Bookmarks–January 21, 2023

In this edition of Bookmarks, looking at the cost of food–the impact of climate change on food prices, how higher food prices affect restaurant menus, and the need to price restaurant meals in a way that reflects their true value, especially in the context of the culture they come from. Plus fungi and dough hooks.

Trouble at the henhouse: Why the California egg shortage spells trouble for Canadian grocery prices

Is there a link between climate change and avian flu? It sounds like a logical question to ask. But even if it isn’t linked to avian flu, climate change is affecting food prices, a point also made in this article. 

Migratory wild birds like ducks and geese are implicated in the spread of the virus, and global warming is scrambling the migration patterns of these species. Interactions among birds that usually don’t meet create new opportunities for the virus to spill over into species that have never seen it before, who then carry it to unexpected places…Sharif stresses that it’s impossible to know if climate change played a role in the emergence of this outbreak. Other researchers have said that more research is needed to understand the interplay between global warming and avian flu. But, Sharif says, ‘you can ask the question, have you seen this virus or this sort of virus before? If you haven’t, what has changed over the last several decades?’” Toronto Star

Restaurants dropping meat dishes as costs rise and Veganuary grows more popular

The 20% cited here seems like a very low number of meat dishes being served, although it makes sense that inflationary pressures are forcing restaurants to rethink expensive items like meat. Consumer demand also plays a part and, on that note, I agree that a move away from fake meat and toward more affordable and less processed “vegetable-forward” products is desirable.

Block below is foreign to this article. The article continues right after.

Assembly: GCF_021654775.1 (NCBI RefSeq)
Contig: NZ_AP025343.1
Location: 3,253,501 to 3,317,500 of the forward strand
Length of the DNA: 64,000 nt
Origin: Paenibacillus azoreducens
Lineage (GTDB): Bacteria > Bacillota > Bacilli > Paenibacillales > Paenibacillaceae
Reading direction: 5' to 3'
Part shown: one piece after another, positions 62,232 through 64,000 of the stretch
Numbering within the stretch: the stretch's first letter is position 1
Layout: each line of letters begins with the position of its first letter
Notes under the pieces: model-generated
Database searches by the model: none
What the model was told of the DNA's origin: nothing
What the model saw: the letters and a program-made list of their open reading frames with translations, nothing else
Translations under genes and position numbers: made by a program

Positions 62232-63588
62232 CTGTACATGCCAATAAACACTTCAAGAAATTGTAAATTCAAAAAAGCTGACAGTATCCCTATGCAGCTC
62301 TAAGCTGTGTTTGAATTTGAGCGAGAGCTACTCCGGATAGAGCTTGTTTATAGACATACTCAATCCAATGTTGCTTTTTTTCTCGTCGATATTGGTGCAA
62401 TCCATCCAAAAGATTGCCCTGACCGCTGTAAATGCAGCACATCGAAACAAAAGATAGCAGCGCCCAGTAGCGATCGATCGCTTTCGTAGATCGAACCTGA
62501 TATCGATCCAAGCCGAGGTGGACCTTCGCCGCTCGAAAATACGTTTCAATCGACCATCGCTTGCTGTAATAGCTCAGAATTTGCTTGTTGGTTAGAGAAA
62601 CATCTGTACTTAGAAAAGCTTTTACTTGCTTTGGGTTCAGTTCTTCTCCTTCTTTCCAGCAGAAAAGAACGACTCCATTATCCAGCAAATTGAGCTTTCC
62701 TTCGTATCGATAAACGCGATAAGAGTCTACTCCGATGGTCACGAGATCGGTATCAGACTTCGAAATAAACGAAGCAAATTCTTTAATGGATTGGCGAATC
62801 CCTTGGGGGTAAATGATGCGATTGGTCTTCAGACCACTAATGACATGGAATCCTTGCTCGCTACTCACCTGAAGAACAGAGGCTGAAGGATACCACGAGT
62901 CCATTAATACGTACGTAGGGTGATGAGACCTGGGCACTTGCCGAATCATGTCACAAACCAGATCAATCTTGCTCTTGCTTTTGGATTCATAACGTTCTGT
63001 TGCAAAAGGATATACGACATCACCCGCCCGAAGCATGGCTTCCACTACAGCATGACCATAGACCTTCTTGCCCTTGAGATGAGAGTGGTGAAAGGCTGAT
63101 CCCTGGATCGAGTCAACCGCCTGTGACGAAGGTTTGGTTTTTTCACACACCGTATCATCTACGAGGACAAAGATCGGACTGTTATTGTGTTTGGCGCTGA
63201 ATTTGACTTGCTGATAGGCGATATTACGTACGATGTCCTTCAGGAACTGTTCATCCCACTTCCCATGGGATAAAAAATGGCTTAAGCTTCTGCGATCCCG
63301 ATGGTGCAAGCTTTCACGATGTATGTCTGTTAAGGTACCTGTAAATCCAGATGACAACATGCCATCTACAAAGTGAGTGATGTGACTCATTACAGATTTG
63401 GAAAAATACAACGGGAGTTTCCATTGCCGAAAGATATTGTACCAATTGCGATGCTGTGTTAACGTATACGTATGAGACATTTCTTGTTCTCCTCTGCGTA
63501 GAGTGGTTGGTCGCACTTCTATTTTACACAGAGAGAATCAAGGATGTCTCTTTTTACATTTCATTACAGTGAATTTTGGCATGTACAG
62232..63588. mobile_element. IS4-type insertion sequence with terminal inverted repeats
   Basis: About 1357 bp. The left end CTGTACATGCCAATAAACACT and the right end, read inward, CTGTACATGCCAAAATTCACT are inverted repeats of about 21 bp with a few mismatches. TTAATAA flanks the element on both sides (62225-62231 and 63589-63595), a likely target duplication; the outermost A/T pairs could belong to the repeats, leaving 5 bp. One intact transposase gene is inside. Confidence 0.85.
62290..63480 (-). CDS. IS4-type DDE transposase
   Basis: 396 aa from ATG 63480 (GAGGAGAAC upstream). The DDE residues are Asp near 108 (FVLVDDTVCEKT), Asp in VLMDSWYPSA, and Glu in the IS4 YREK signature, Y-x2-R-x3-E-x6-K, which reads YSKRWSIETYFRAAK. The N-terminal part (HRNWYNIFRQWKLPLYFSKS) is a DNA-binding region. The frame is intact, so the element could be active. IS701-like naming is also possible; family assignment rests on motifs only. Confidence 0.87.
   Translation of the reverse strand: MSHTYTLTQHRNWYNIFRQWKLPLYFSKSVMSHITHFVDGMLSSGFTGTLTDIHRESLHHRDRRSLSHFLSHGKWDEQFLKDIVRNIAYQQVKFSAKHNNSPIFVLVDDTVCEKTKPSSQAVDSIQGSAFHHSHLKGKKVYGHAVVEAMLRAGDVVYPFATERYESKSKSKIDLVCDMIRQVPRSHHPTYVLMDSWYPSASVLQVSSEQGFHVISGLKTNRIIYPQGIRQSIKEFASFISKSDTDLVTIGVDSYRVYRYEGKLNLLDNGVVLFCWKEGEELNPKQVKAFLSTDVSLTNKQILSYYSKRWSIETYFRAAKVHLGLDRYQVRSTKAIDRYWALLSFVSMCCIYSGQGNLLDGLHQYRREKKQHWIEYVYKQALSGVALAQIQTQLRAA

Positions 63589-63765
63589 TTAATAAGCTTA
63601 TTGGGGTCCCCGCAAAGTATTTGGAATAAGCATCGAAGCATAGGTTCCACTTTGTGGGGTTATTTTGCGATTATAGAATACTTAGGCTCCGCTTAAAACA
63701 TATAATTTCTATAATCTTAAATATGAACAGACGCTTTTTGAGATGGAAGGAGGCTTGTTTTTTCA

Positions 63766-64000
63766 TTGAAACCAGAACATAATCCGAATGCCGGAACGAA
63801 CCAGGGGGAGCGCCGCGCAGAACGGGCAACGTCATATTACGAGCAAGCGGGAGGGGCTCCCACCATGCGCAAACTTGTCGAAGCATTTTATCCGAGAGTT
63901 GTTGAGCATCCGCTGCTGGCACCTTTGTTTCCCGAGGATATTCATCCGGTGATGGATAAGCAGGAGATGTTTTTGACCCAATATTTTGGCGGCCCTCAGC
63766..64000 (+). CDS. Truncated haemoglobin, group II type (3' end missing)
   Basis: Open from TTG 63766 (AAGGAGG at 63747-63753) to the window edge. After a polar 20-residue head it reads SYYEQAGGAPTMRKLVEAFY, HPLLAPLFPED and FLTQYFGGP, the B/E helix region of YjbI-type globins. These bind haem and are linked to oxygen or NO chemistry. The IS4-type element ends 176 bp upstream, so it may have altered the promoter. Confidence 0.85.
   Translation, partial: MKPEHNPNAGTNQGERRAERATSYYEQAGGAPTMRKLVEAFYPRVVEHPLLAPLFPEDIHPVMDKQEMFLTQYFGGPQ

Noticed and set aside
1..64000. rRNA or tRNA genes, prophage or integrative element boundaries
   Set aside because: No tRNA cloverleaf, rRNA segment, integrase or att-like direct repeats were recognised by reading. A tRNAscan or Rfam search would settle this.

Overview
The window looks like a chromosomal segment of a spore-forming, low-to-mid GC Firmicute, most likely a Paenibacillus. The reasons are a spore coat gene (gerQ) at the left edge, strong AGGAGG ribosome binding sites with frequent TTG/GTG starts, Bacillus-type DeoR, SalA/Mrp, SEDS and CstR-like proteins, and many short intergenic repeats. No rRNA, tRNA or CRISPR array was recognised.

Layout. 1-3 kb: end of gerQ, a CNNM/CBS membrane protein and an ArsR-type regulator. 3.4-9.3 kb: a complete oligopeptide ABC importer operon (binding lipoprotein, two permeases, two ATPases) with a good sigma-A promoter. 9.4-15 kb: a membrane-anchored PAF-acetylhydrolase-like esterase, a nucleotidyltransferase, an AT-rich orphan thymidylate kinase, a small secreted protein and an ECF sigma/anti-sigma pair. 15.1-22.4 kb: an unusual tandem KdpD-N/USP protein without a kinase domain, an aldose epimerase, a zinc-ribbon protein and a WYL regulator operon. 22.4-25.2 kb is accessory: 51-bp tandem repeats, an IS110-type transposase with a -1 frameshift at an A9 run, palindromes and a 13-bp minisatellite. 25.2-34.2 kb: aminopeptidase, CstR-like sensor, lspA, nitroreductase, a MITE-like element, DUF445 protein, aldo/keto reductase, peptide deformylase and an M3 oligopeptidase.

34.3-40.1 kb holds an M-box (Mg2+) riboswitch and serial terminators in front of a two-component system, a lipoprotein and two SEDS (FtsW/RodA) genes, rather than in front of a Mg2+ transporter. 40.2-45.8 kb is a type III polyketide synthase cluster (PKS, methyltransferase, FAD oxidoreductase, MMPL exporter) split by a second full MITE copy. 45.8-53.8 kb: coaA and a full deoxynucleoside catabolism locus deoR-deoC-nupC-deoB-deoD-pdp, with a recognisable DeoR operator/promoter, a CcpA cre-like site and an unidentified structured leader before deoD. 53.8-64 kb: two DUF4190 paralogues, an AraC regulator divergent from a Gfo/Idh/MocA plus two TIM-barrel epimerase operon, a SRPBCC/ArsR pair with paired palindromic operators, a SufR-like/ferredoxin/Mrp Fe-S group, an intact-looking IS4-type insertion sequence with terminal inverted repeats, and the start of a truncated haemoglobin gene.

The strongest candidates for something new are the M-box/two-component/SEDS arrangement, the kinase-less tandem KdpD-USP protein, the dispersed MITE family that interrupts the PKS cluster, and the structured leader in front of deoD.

Although much of the emphasis has been on mimicking burgers and sausages, there is a gap in the market for ‘vegetable-forward products’ such as bean burgers…Two-thirds of meat substitute buyers say they would be more likely to try products that don’t mimic meat.’” The Guardian

Tacos should cost more, here’s why

A call to place appropriate value on food that has been unfairly considered “cheap” and lower in status compared to other global cuisines.

Mexican food and beverage became synonymous with ‘cheap’ in large part because within the culture itself, it’s been underappreciated. But that’s a way of thinking that’s begun to change in recent years. Sofia Sada, Latin Cuisines Program Chef at The Culinary Institute of America, asserts that in Mexican culture, recipes passed down and perfected from one generation to the next are seen as a tool of survival and marker of the working class, rather than a precious cultural commodity that should be celebrated and persevered. [ibid]” Food & Wine

The toxin that helps oyster mushrooms devour worm flesh

Fungi are fascinating. I’m currently reading The Mother Tree by Suzanne Simard which discusses the vital role forest fungi play in supporting trees. I first heard about her book through a reference made in Merlin Sheldrake’s Entangled Life, a book I thoroughly enjoyed. The diversity and adaptability of fungi are incredible, and their importance cannot be understated. How interesting it is to learn that a fungus we consume is a killer in the wild, but only in certain environments.  

Outside the animal kingdom, Venus flytraps, pitcher plants and others are well known for their macabre meal-making. But fungi, too, have an appetite for flesh, and it’s not just the oyster mushroom, although it is the only carnivorous fungus you’ll generally find in your grocery store.” New York Times

In praise of the dough hook, the unsung hero of KitchenAid attachments

I stopped using my dough hook years ago because I felt kneading by hand gave me a better sense of when bread dough was ready, was good for releasing stress, and just felt like a more authentic way to do things. But an apparent repetitive strain issue has affected my hands and I’m finding kneading harder to do, especially for the tougher bagel dough I make so often. It looks like I will be returning to my trusty KitchenAid dough hook. 

…for well over a decade, I never bothered to learn about (or even think about, really) the white hook that came in the box with the other attachments…The hook, of course, is a dough hook, and since I started using it to knead for me I’ve become a more efficient, and I might even say a happier person in the kitchen.Epicurious

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